US equities sharply weaker as valuation worries grow & Fed notes recent growth slowdown
The doubts regarding valuations that had appeared in Asia on Tuesday emerged suddenly on Wall Street yesterday as investors awaited the Fed’s updated message later in the day. Stocks opened sharply weaker with the S&P500 quickly down more than 2% despite news of another decent lift in core capex orders in December. The frothiness of markets was demonstrated further by the continued phenomenal short squeeze in stocks such as GameStop, which at one point had seen its share rally by a factor of eight in less than a week. This squeeze, which has attracted the attention of the SEC and Washington DC’s lawmakers, probably also weighed on the broader market, with some investors likely liquidating their longs in order to unwind underwater short positions or meet margin calls.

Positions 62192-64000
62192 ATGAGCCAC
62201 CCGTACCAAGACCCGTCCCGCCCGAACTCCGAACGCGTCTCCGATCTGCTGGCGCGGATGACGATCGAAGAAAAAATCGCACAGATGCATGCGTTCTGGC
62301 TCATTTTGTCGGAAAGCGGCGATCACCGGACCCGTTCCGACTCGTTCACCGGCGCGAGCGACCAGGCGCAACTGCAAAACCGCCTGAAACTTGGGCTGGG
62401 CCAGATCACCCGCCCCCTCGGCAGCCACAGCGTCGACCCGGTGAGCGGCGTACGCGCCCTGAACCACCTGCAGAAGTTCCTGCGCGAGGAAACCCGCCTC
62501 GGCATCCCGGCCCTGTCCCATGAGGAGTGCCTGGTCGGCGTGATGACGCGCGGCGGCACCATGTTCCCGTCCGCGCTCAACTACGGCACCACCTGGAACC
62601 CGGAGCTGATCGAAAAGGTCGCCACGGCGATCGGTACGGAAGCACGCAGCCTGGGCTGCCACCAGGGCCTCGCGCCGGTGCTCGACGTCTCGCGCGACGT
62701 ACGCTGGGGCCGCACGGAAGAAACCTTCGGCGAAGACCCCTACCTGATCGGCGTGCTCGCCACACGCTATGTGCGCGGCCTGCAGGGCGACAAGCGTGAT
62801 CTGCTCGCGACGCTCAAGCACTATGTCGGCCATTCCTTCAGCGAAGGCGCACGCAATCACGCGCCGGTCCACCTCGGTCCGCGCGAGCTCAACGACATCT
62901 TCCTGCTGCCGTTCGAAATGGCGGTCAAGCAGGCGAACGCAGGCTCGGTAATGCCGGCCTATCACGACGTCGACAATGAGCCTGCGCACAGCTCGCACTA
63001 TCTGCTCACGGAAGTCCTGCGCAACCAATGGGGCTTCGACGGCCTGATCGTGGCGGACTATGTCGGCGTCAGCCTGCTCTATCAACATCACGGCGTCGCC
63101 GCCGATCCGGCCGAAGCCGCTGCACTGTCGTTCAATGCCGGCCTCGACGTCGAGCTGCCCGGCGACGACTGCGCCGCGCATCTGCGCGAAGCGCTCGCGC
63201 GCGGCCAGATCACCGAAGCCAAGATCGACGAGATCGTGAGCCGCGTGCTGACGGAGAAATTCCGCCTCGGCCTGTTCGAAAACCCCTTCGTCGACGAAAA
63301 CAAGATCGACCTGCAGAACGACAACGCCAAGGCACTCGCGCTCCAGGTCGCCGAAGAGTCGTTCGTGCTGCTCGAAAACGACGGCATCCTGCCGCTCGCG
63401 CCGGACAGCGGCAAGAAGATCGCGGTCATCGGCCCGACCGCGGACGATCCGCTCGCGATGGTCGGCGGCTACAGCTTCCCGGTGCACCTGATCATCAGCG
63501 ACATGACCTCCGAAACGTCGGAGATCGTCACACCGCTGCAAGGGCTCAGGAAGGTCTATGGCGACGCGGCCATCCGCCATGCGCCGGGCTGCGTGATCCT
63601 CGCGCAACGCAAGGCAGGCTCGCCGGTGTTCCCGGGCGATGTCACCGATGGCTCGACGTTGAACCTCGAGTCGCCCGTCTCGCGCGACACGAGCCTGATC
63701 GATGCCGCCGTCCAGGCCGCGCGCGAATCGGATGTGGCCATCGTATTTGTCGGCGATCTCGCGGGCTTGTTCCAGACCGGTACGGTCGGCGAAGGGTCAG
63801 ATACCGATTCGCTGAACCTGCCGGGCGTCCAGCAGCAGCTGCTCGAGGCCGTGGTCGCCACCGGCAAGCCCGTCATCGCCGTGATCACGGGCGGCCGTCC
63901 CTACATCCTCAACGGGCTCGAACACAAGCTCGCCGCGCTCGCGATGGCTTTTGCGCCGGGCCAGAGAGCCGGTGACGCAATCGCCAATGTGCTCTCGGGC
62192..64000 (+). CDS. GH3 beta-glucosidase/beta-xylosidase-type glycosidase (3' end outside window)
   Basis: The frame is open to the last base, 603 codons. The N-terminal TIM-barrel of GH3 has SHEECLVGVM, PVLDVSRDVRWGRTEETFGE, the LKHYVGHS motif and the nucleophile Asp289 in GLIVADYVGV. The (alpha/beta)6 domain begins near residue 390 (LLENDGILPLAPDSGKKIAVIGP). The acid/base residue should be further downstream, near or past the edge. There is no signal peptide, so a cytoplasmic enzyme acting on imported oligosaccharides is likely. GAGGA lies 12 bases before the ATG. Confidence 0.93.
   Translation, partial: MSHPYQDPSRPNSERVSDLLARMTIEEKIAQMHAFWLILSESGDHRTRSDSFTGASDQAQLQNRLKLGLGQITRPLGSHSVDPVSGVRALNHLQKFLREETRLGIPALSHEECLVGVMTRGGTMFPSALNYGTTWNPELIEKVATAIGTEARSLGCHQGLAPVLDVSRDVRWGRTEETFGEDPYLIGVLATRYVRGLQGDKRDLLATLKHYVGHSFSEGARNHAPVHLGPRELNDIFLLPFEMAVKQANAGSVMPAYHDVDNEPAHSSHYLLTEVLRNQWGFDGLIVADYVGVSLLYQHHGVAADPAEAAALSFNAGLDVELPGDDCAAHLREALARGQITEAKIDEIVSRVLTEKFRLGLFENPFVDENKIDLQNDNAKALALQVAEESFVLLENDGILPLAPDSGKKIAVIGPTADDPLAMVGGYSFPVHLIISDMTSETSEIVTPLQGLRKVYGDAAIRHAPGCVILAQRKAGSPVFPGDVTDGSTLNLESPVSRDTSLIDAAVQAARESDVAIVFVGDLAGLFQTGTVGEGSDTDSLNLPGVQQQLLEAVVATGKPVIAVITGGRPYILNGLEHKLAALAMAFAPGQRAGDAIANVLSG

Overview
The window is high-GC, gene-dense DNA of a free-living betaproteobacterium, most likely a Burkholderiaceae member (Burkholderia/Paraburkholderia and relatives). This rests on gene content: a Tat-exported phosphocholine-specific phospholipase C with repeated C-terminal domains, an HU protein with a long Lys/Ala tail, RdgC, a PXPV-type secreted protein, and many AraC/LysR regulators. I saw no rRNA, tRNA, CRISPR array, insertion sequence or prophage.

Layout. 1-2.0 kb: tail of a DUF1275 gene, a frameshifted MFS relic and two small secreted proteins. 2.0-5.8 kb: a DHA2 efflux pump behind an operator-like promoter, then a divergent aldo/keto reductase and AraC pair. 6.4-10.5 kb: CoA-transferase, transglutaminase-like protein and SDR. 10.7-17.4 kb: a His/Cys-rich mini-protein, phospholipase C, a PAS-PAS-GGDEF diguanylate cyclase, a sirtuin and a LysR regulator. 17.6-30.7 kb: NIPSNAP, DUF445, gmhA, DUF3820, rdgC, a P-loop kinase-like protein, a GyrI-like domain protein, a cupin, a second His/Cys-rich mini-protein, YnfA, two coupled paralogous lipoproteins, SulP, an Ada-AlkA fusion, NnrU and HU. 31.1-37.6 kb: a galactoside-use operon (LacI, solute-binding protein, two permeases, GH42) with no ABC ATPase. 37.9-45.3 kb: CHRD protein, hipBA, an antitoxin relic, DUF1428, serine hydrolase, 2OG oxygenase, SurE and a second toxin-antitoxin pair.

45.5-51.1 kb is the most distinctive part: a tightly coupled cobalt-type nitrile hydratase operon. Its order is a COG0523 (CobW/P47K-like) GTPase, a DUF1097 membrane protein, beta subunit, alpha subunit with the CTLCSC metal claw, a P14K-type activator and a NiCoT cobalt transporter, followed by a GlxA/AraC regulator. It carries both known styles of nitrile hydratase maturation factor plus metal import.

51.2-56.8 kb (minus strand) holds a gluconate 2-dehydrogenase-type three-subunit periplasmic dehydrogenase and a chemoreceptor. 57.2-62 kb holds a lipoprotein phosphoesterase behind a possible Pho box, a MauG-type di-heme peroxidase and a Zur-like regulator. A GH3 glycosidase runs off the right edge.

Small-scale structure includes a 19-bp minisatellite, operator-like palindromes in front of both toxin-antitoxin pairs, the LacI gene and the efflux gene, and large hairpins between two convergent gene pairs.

The market remained down around 1½% going into the Fed’s announcement which, as expected, ultimately saw the FOMC leave all policy settings unchanged. However, amongst the small number of changes from the last meeting, the Fed’s post-meeting statement noted that the economic recovery had moderated in recent months, especially in sectors most exposed to the pandemic, and added that the path of recovery would now also depend on progress made in vaccinations. So, after a short delay, equities begin to grind lower to new session lows, with the S&P500 eventually closing down 2.6% and the VIX closing above 30 for the first time since early November, even as a very dovish Chair Powell repeated his earlier advice that it is much too early to discuss the tapering of asset purchases. In addition, when asked about recent surges in some stocks – and the buoyancy of asset prices in general – Powell argued that financial risks overall are ‘moderate’, and that vaccines and the outlook for fiscal policy were responsible for recent strength rather than monetary policy. In other words, at present developments in asset prices are clearly no constraint on the Fed’s willingness to provide accommodation. In the bond market, the UST yield closed down 3bps at 1.01%, with all of that decline occurring ahead of the Fed’s announcement. Meanwhile, the greenback was firmer on the day, driven by risk-aversion rather than macroeconomic factors.